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By Nadia Prupis
The 56-43 vote went largely along party lines, but got some Democratic support, including from Sens. Joe Manchin (W.Va.), Heidi Heitkamp (N.D.) and Mark Warner (Va.), as well as Independent Sen. Angus King (Maine)—the same non-Republican quartet who allowed Tillerson to advance on Tuesday.
"A vote for Rex Tillerson is a vote for climate disaster," said May Boeve, 350 executive director. "Negotiating oil deals with human-rights abusing heads of state does not qualify you to lead international diplomacy. The fight against Tillerson's nomination revealed just how much fossil fuel industry money has corrupted Congress."
"In the face of this corruption, we all must come together to fight for the renewable energy revolution and an economy that works for all of us," she said.
Despite the marginally bipartisan support, the Union of Concerned Scientists (UCS) pointed out that Tillerson also received the highest "no" vote of any secretary of state candidate since at least World War II.
Tillerson stepped down from his post at Exxon in December. During his confirmation hearings, the oil baron only offered to recuse himself for a year from diplomatic decisions that could impact Exxon, downplayed the urgency of climate change, and danced around questions over what Exxon knew about global warming decades ago.
"Tillerson failed to explain how he would resolve potential conflicts of interest over the next four years and...evaded questions about ExxonMobil's positions and actions under his leadership," said Kathy Mulvey, UCS' accountability campaign manager, calling on him to recuse himself from those decisions for the duration of his four-year term and ensure that the U.S. takes proactive steps to keep global warming below 2°C, as prescribed by the landmark Paris climate agreement.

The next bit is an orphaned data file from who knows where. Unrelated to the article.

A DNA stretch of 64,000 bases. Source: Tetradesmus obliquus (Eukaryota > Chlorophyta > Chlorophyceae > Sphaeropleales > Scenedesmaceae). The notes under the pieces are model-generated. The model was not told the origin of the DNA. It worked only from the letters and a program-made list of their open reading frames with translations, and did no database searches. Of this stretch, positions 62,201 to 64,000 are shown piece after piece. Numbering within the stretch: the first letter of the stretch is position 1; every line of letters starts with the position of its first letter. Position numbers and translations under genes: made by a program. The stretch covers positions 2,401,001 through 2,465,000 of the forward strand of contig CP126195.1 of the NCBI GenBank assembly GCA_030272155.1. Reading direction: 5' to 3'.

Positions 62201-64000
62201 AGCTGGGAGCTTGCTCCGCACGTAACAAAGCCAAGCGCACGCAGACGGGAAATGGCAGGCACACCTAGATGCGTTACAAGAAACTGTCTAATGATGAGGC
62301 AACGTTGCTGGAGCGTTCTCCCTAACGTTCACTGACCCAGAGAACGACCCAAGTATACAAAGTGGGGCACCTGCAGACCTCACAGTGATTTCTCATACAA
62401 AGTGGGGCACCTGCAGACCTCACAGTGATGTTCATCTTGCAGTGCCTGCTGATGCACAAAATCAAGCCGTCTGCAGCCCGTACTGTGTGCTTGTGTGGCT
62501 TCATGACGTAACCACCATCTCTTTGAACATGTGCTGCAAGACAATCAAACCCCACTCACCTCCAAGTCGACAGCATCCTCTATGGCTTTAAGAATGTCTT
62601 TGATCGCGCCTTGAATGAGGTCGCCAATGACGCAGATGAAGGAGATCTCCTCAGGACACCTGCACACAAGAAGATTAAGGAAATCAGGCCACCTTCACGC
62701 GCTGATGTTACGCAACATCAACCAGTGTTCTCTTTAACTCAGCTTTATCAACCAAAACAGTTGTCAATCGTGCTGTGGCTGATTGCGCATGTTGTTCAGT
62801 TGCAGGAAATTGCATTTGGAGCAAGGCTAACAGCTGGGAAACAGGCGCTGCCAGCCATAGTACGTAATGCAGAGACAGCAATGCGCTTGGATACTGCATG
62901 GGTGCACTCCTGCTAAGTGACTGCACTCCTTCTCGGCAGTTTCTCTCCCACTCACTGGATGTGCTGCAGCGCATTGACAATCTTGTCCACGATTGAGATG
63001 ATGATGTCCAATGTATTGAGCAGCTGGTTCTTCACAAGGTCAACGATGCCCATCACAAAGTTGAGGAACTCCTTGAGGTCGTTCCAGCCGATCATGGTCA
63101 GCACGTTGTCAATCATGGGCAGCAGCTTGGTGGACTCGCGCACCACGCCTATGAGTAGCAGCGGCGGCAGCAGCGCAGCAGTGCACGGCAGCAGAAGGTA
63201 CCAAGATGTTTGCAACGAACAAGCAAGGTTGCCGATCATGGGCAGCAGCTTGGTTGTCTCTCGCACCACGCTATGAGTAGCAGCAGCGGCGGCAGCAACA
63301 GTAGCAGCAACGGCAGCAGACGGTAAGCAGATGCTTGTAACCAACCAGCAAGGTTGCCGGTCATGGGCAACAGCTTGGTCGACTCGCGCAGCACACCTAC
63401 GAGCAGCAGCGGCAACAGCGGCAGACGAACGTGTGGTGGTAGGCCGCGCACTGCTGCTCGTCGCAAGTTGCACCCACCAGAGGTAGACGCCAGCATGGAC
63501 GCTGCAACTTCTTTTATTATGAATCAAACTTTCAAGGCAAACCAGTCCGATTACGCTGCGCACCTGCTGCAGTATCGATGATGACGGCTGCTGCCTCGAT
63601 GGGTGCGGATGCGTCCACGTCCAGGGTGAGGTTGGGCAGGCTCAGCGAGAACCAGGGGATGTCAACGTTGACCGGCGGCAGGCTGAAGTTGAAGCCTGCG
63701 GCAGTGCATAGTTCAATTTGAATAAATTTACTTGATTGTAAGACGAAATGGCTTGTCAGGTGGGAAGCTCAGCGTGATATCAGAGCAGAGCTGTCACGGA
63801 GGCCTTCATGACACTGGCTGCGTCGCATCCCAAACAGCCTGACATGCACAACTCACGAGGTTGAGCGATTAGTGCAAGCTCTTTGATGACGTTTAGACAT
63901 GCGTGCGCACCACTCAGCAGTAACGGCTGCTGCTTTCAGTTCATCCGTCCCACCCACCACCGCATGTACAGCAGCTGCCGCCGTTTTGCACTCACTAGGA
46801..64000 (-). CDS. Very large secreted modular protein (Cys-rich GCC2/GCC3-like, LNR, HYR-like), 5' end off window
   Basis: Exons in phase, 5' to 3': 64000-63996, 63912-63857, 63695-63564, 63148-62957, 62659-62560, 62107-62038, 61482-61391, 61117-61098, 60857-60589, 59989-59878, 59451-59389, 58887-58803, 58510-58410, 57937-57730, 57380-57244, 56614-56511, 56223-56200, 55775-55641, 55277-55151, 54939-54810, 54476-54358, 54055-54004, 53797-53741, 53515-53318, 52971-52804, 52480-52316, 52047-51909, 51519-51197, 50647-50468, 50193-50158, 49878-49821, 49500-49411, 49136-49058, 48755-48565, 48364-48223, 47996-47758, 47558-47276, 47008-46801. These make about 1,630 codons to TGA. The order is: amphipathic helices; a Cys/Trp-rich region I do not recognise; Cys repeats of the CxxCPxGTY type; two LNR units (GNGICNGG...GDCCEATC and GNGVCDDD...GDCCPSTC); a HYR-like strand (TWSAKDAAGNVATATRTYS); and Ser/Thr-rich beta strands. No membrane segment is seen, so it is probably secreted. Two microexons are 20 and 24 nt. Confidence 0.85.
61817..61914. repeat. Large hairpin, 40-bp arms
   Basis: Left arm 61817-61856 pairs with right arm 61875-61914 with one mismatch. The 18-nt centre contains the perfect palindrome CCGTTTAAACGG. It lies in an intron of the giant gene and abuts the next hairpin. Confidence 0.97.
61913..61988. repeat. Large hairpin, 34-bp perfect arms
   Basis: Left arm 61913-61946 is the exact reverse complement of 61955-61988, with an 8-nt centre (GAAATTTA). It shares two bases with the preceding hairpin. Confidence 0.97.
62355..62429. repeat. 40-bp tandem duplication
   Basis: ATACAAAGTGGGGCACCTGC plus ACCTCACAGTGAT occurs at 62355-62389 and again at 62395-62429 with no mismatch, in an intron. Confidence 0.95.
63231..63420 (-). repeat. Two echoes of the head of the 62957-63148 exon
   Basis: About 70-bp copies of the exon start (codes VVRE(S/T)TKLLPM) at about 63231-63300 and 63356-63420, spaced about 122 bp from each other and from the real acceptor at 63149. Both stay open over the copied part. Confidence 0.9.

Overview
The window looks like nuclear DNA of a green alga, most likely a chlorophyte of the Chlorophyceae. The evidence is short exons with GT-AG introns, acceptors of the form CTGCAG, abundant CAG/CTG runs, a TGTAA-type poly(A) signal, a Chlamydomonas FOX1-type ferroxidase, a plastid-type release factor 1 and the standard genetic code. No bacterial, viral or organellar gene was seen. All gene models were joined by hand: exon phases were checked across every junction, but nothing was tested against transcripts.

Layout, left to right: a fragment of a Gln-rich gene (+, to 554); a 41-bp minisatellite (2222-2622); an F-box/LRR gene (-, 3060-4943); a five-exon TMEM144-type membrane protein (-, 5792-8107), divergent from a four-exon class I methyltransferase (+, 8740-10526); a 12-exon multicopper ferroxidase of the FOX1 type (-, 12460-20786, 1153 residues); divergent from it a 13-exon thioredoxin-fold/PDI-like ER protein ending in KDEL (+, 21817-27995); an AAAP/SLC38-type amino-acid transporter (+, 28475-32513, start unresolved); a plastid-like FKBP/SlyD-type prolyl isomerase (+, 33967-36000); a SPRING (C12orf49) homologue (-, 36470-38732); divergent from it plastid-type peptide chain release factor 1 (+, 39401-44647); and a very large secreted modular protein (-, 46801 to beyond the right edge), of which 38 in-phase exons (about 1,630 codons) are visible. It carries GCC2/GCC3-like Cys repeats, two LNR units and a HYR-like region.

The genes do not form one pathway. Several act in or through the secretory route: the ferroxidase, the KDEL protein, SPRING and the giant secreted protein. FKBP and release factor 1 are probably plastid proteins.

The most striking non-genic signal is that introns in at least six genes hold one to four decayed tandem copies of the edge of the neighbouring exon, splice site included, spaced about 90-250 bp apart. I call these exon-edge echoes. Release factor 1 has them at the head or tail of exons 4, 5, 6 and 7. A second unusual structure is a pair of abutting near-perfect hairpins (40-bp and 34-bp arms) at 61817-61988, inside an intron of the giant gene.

"The scientific community and the 194 other countries that signed the Paris climate agreement will not sit idly by," Mulvey said. "We will be watching Mr. Tillerson's actions closely."
Reposted with permission from our media associate Common Dreams.
EcoWatch Daily Newsletter
By Derrick Z. Jackson
As much as hurricanes Katrina and Maria upended African American and Latinx families, the landfall of the coronavirus brings a gale of another order. This Category 5 of infectious disease packs the power to level communities already battered from environmental, economic, and health injustice. If response and relief efforts fail to adequately factor in existing disparities, the current pandemic threatens a knockout punch to the American Dream.
'We Need People's Bailout, Not Polluters' Bailout': Climate Groups Move to Preempt Big Oil Giveaway Amid Pandemic
By Andrea Germanos
A coalition of climate organizations strongly criticized President Donald Trump's in-person Friday meeting with the chief executives of some of the biggest fossil fuel companies in the world, saying the industry that fueled climate disaster must not be allowed to profiteer from government giveaways by getting bailout funds or preferred treatment during the coronavirus pandemic.
An Important Note
No supplement, diet, or lifestyle modification — aside from social distancing and practicing proper hygiene — can protect you from developing COVID-19.
The strategies outlined below may boost your immune health, but they don't protect specifically against COVID-19.